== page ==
This story is not uncommon in this country and so for purposes of this presentation I have elected to use this particular case study to analyse the problems that we have regarding the implementation of Clause 27.1(a) of our Constitution which states in part that, “Everyone has the right to have access to health care services…”.
And because access and the provision of health care services is a basic human right question, articles such as the one I have just cited violates such right making it a legal offence on the part of the service provider not to provide such services.

There are a few points that this case study raises:
Government has voted a huge budget to build the hospital – which is highly commendable. And when government arrived at such a decision, one would have assumed that a lot of planning had been put in place with regard to how and when the hospital would start to provide health care services to the community – something that the current situation suggests wasn’t done. So, we have projects in this country that are embarked upon and yet carried out without proper planning.
Whereas it is fundamentally very wrong, it remains uncommon in this country to find toilets in a health care facility not flushing or functioning. In this state-of-the-art hospital, people who are already vulnerable are trapped with a high possibility of contracting new infections and diseases as the result of a very poor hygienic environment. There is no justification that could be made for more than 20 patients to line up for one toilet at a time in an environment when some could be running diarrhea or even vomiting.

Similar to the Limpopo experience, it is becoming fashionable in this country for patients to bring along their own linen and food to a hospital facility. People within the medical and health care environment would know better that when you are in hospital, you eat what is prescribed to you by the doctor. In other words there is a high possibility that people continue to eat what might have actually caused their conditions of illness even when they are hospitalized. And, this trend would obviously take us ten steps backwards even when there are attempts to provide solutions to the ailing patients. Our spending therefore on such patients may be fruitless.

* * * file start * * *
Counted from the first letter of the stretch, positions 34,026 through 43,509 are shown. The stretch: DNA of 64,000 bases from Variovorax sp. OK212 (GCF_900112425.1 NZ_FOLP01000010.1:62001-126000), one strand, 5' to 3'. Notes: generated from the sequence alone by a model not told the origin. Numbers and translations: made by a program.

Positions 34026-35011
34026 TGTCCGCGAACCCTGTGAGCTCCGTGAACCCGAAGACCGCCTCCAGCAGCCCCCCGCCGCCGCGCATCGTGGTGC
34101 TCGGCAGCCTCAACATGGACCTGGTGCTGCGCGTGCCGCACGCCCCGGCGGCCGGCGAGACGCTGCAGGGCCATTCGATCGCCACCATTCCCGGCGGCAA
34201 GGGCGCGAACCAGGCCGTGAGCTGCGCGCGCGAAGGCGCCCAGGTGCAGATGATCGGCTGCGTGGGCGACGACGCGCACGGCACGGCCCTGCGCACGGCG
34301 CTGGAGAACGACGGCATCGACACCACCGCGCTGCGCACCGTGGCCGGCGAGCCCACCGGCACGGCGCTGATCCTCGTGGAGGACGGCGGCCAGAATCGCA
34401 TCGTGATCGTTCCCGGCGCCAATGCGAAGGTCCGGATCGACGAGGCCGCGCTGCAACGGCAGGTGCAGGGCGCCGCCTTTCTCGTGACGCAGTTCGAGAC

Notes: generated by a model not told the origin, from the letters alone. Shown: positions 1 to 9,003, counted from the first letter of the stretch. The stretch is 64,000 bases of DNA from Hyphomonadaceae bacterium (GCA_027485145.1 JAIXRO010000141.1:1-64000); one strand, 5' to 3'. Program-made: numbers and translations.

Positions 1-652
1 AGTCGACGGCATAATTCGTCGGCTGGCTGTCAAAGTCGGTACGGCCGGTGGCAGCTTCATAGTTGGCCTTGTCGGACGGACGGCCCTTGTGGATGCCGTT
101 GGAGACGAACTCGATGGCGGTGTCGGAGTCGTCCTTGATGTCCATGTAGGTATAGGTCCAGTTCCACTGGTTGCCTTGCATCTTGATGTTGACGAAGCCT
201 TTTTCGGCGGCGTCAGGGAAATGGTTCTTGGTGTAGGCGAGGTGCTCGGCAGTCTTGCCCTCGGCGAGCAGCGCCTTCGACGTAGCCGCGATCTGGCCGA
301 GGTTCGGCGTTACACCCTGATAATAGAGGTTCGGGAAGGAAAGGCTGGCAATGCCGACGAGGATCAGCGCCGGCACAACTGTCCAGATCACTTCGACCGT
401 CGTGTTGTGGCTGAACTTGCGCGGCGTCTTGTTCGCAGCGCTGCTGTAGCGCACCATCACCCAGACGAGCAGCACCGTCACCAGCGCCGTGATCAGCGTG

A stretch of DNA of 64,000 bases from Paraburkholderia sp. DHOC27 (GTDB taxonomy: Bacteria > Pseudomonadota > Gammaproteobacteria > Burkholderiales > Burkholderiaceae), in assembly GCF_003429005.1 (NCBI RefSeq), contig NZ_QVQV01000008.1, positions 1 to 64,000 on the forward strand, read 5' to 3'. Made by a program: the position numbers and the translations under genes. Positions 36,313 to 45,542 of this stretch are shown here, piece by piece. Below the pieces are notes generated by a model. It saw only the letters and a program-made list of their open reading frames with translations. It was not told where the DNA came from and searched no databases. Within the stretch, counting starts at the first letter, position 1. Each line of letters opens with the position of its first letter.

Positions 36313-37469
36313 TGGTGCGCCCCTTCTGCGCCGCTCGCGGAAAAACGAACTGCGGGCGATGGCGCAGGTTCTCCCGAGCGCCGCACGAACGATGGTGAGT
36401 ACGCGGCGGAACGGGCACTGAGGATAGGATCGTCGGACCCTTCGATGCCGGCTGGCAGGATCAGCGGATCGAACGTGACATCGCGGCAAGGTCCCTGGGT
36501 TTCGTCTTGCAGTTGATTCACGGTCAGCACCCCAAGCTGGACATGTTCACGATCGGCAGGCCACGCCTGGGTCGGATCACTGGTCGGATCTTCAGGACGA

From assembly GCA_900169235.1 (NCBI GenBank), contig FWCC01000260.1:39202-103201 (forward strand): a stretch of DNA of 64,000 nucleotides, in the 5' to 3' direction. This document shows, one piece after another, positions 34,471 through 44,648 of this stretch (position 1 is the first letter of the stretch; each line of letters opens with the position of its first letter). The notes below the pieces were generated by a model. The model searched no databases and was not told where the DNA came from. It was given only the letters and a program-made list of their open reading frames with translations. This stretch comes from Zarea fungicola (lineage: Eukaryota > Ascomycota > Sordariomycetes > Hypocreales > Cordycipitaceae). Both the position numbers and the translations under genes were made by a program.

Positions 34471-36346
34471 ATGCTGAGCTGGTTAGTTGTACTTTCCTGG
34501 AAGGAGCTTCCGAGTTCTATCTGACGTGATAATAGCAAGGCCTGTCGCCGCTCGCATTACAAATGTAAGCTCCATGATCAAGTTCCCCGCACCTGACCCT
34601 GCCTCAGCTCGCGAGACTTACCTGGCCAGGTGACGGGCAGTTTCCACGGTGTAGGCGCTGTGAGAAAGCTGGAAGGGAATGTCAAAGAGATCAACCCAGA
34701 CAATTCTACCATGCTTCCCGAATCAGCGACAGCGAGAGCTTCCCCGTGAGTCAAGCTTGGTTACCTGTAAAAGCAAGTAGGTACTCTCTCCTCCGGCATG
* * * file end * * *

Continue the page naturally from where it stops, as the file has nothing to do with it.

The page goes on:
It is a violation of the people’s right to care that they continue to bring along their own linen to hospital on the basis that laundry machines do not function. In certain instances I am aware that such laundry services are outsourced to certain individuals through the public tender system which is a nightmare in this country. And because some people are contracted to do services for which they are not qualified we continue to be confronted with situations such as this even within the health care sector where sensitivity must remain a priority because this is about preservation of life.

Then our Case Study refers to the CEO who refuses to share with the public why these things are happening in a public hospital. As the end users of these facilities, the public has the right to know why their facilities are not providing services to them. However, as Minister Motsoaledi of the National Health Department would argue, government has in place CEOs of hospital who are less knowledgeable with the environment in which they work. His argument has always been to remove such people and replace them with those who qualify to run hospitals. For me this is a commendable move and the Minister must be supported on this one.
It is not about anything against teachers and priests but it is about bringing the much needed stability to an environment that require certain sensitivities for it to function professionally.

If it is the CEO who refuses to explain to the public about the condition of the hospital, who else will? Where is confidence in this official? Where is the capacity?